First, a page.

Dawkins first chapter proper of "The God Delusion" takes a look at people he says are "deeply religious". It seems he is calling himself a "deeply religious non-believer". ( I looked at the Preface here)
He groups the "deeply religious" into two categories - those who "deserve respect" and those who don't.
He starts off with two stories. One of a boy who looks up at the sky and the wonders of the universe and has a "religious experience" that lead him to "God" and the Anglican priesthood.
He then considers another boy, who "could have been me", looking up at the stars being dazzled by the constellations, and having another experience which might have lead to another conclusion: that "all was produced by laws acting around us".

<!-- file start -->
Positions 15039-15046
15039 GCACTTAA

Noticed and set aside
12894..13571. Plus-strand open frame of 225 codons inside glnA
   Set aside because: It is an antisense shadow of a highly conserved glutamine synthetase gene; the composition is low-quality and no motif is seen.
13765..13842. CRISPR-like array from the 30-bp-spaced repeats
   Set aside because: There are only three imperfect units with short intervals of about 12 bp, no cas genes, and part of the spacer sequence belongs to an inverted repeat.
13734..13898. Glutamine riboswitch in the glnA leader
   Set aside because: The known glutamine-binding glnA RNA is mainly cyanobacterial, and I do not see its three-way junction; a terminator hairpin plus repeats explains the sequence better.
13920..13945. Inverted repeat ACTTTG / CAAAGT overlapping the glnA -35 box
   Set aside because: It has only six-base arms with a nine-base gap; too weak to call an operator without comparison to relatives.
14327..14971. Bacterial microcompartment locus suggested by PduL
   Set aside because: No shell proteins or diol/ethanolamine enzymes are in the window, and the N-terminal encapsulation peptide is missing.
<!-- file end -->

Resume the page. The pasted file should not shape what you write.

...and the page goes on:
He states of the experience, "A quasi-mystical response to nature and the universe is common among scientists and rationalists."
Obviously he can't (or doesn't think it is useful to) deny this experience which many take to point to God. But says, "It has no connection with the supernatural". He doesn't mount an argument here, except seeming to suggest we should realise it is just the "laws acting around us".
Maybe he doesn't realise, but to me this raises a number of the questions: "Why should there be laws and not chaos," and "Where do these laws come from?" And since they do exist, do they somehow exist in their own right, or are simple the order with which God created and sustains the universe.